Monday, 18 November 2019

Long Road....Short Wait

I'm very excited to see how this new game from Flying Pig is coming on. A development from their Platoon Commander series, The Long Road is full on WW3 1985 style with a large number of linked scenarios. Due spring next year and definitely on my present list (I'll invent an extra birthday at the right moment!).

Research or drinking beer?

It is remarkable how in-depth research can appear to the uninitiated as sitting about drinking beer. Indeed, I have been researching very hard and am busy digging up some interesting modern tactical stuff. 

One great source is CALL (Centre for Army Lessons Learned). The 17-02 Newsletter (December 2016) is called "Decisive Action Training Environment at the Joint Readiness Training Center, Vol. XIV: Company-level Combined Arms Maneuver". At JRTC (Combat Training Center, Louisiana) the OPFOR is provided by 1st Battalion, 509th Parachute Infantry Regiment who rough up in fine style all units put through the training routine. The hard lessons learned are fairly brutal as shown in this example:

How Can I Best Plan Where to Employ My Weapon Systems? infantry company was tasked with establishing a blocking position on a high-speed avenue of approach near Hilltop 95. The company commander was able to position key weapon systems far enough away from the blocking obstacle that they could be effective against the planned targets. One critical deduction missed was that these weapon systems had no line of sight due to vegetation. The enemy was able to move through the blocking position’s dead space and destroy the company.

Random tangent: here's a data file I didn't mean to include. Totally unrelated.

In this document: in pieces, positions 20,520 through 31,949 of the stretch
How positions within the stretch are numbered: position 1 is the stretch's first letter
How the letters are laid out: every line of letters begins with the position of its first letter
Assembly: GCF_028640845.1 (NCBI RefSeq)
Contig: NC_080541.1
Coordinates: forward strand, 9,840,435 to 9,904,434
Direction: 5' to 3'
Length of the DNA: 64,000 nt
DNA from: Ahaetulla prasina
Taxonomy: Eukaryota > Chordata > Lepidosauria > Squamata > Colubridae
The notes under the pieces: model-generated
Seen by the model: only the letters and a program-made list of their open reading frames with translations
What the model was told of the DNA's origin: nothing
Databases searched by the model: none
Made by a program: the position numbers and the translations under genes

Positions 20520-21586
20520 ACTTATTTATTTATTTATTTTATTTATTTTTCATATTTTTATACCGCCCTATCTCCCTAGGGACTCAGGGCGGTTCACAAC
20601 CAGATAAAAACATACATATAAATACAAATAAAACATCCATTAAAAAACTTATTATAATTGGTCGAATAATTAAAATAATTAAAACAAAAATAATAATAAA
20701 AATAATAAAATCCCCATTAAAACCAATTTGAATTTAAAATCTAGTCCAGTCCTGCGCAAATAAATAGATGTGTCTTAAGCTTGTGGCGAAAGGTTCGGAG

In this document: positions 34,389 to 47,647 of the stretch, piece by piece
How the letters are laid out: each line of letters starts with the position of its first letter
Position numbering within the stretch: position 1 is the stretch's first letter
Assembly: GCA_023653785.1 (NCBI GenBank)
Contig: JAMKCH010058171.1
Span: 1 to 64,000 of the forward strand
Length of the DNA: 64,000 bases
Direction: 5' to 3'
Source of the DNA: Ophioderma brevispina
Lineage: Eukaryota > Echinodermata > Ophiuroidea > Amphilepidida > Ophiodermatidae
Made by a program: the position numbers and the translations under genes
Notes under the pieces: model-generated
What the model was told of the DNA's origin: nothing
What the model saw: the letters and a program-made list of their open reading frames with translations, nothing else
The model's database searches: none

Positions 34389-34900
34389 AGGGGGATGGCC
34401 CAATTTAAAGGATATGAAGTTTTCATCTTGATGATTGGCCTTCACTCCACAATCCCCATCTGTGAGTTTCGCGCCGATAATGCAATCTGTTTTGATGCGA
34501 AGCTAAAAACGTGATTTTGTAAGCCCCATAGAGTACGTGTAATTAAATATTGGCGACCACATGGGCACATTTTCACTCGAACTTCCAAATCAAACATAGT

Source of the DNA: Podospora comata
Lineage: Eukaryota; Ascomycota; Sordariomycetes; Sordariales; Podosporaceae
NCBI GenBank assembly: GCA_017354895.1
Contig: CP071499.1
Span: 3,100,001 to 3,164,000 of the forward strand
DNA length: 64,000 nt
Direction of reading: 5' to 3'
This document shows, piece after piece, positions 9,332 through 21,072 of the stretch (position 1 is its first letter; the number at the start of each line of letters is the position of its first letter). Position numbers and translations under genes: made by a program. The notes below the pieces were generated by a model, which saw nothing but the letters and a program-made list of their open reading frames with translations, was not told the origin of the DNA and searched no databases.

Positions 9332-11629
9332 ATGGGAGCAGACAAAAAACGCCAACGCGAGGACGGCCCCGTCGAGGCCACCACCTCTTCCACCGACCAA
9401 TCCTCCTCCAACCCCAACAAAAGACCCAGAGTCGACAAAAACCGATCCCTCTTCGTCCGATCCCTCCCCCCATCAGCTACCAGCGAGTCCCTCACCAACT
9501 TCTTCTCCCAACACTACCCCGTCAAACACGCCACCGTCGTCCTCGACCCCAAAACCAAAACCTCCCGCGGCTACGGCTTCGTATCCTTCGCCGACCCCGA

Other lessons that are really interesting are:

  • Companies do not identify the ammunition consumption rate required to attain the doctrinal level of effect for a given task for a given time period (they don't brass up the target enough to suppress it effectively).
  • Platoons and squads do not forecast the impact of moving the ammunition to succeed in achieving the specified task ("ammunition weighs more in person than it does on paper" as it cogently explains).

  • And the real gold dust for all wargame designers is a table entitled: 
    Analog tool for commander’s reference in determining munitions requirements for a given task (i.e., enemy suppression). Basically this shows realistic ranges and fire suppression rates (effective range with a 50% probability of a hit):

    • small arms 200m against troops
    • .50 cal HMG 800m vs vehicles
    • 40mm GL 400m vs troops/vehicles
    • AT4 300m vs vehicles 
    The only weapons with a long reach deployed by infantry themselves are 60mm mortars and Javelin missiles.


    Duc de Gobin said...

    Excellent post:
    1) Really looking forward to the 1985 game
    2) Marlborough still has something to show the kids about logistics
    3) I knew WRG ranges were b.s. all along !!

    Disgruntled Fusilier said...

    There are some great wargaming nuggets out there if one knows where to look. I am consistently referencing the FM-7 series for small unit tactics references and the old stuff on Soviet organization and equipment is outstanding.

    Old Trousers said...

    Hi guys,

    Thanks for your comments. I agree, the field manuals are essential reading for tactics. I also think that is should be mandatory for wargamers to visit the countryside and try to figure out how far they can actually see without being interrupted by trees, scrub, rising ground and everything else that litters the real world. It would be even better if we could make them carry a large amount of ammunition and see how keen they would be to shoot it off in a short period of time and then have to go and get some more!